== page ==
Japan considers postponing the 2024 launch of Mars moon probe to 2026

Japan is reevaluating its timeline for the Martian Moons Exploration project, with sources close to the matter revealing that the country is considering postponing the retrieval of the world’s first Martian moon surface samples from 2024 to 2026. This delay is due to complications with Japan’s new flagship H3 rocket, which is essential for facilitating the probe’s launch.

The potential postponement would have significant implications for the MMX project, as it would mean that the probe would no longer be able to arrive in the Martian system during the 2025 World Exposition in Osaka. This would dash hopes of livestreaming detailed images from the Martian moons to the expo venue, a highly anticipated highlight of the event.

The decision to reconsider the project’s timeline comes in the wake of the failed inaugural launch of Japan’s next-generation H3 rocket in March. This rocket, developed by the Japan Aerospace Exploration Agency and Mitsubishi Heavy Industries Ltd., experienced a major setback when it resulted in the loss of a key satellite during its maiden flight.

In an effort to prevent a similar incident from occurring with the second H3 rocket, which is slated for launch by March 2024, modifications have been made to its payload as a precautionary measure. The success of this upcoming launch will ultimately determine whether the MMX probe and satellites will be carried on the third H3 rocket or a later mission.

Due to the varying distances between Earth and Mars, the launch window for the probe’s orbit around Mars is limited, with the next feasible opportunity not occurring until around 2026. However, rescheduling the launch may prove challenging given the prioritization of other satellite launches during this time period.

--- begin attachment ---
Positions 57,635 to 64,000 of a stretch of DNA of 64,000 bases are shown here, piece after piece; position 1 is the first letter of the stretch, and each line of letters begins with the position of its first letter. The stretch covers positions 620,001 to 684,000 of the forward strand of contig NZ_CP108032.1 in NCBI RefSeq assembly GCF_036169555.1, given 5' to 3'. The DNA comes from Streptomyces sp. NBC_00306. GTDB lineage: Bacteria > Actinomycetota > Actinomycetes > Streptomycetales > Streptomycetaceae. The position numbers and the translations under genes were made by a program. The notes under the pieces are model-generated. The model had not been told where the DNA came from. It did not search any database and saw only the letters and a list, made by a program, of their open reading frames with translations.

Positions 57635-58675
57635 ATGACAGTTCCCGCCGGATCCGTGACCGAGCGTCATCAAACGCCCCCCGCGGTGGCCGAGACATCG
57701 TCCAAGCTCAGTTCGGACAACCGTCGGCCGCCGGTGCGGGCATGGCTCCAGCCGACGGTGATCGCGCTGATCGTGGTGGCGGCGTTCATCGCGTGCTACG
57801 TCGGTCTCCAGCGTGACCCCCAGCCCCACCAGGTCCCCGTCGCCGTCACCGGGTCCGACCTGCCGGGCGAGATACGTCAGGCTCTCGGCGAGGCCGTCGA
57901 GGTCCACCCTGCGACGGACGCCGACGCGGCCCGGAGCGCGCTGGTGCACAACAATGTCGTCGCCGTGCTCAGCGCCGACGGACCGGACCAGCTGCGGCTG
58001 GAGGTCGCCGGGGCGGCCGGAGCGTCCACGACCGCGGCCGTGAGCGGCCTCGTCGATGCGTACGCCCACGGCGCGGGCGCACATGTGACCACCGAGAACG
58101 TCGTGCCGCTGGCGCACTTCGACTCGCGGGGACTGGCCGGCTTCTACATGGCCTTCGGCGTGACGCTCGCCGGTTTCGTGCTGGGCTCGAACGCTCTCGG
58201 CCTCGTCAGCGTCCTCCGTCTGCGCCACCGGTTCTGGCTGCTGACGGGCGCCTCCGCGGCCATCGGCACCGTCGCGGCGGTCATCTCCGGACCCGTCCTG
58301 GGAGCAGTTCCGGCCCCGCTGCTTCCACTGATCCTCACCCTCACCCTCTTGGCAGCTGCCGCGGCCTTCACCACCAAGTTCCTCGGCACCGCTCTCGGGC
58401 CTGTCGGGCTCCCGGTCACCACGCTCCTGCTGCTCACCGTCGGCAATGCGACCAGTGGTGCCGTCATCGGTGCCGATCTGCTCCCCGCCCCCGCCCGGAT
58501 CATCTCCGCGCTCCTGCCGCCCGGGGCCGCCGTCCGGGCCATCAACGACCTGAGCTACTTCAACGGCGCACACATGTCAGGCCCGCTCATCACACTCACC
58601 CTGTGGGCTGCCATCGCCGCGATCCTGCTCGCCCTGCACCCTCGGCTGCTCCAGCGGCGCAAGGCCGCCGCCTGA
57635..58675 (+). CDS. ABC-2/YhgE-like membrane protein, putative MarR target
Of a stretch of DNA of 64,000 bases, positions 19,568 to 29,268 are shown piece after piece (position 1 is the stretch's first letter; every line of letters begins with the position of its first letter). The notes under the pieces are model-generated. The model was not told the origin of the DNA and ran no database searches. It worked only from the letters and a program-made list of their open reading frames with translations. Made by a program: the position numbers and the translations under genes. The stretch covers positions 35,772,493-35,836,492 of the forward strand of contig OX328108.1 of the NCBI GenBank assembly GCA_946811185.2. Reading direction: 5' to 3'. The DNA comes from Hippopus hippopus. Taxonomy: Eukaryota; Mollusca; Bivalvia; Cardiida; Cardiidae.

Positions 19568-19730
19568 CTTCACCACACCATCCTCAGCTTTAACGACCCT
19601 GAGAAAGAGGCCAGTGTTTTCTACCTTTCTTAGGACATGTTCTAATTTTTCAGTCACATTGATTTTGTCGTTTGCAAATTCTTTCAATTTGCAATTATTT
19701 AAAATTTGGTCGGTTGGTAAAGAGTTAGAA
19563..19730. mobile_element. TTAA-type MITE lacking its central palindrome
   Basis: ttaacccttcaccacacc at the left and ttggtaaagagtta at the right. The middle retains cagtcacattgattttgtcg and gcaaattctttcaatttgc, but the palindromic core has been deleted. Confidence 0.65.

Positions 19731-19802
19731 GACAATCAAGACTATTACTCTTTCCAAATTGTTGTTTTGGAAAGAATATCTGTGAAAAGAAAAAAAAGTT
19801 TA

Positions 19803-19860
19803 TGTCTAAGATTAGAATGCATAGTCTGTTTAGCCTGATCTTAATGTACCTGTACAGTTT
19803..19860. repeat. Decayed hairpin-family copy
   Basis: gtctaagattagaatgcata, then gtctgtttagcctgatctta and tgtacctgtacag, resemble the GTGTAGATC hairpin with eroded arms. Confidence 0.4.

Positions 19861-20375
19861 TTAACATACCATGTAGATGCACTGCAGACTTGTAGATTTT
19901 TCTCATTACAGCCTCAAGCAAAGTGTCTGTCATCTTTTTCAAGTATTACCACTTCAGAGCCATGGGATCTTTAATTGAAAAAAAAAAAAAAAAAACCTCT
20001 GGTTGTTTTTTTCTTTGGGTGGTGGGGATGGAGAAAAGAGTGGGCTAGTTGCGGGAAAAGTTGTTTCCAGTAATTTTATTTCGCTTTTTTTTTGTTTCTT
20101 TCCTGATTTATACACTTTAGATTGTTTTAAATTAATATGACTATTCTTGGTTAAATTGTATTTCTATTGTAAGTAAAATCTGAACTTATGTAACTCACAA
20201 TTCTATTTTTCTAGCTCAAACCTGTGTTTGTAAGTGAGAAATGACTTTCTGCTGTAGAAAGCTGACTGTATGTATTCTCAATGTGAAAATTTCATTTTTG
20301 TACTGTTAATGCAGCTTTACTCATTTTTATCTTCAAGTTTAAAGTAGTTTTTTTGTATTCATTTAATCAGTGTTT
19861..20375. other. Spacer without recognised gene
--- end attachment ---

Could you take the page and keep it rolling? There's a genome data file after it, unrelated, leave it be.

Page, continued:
As things currently stand, the MMX probe is scheduled to be launched in September 2024 and to reach the Martian system by August 2025. Once there, it will land on one of Mars’ two moons, Phobos, to collect a surface sample, which is expected to provide valuable insights into the evolution of the Martian system.

Despite the delays and challenges faced by other countries, including the United States, Europe, and China, in their efforts to retrieve samples from the Martian system, Japan still stands a high chance of being the first in the world to achieve this feat, regardless of the two-year postponement.

While the Japanese government had initially explored the possibility of using a rocket from U.S. firm SpaceX as an alternative to the H3, it became apparent that this option would also not allow for meeting the 2024 deadline.

In light of these developments, the future of Japan’s mission to retrieve samples from the Martian moons remains uncertain, with the country grappling with the complexities and setbacks associated with its flagship H3 rocket. Despite the challenges, Japan’s determination to lead the way in extraterrestrial exploration remains undeterred.


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